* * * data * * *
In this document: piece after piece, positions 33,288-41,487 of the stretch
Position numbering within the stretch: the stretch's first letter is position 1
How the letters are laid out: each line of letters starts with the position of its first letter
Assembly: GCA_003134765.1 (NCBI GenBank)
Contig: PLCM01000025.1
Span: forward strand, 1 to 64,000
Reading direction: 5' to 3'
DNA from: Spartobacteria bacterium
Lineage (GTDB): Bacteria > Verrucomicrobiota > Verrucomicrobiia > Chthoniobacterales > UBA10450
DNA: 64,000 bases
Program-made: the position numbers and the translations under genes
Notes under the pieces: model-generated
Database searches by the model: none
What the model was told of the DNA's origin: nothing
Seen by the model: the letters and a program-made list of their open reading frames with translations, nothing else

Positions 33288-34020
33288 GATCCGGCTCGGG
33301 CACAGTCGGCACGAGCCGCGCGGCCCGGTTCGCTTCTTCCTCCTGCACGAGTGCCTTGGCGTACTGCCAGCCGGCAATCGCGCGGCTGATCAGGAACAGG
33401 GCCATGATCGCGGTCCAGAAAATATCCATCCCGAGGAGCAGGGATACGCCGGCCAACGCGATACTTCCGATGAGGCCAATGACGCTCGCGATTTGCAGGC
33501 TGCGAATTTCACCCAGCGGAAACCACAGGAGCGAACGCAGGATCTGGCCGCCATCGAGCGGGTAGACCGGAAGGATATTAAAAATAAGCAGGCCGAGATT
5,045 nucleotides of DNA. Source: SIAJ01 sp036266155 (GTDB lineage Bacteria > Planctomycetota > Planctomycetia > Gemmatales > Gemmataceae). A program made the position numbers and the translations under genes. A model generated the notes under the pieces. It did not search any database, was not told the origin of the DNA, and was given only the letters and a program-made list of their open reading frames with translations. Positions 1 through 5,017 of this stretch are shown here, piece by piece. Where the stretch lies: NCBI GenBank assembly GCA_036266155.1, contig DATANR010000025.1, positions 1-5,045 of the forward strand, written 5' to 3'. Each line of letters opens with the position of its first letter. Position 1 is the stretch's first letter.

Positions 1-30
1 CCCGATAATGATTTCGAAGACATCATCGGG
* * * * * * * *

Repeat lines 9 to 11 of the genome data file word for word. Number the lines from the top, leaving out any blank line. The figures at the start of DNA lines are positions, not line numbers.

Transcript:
Lineage (GTDB): Bacteria > Verrucomicrobiota > Verrucomicrobiia > Chthoniobacterales > UBA10450
DNA: 64,000 bases
Program-made: the position numbers and the translations under genes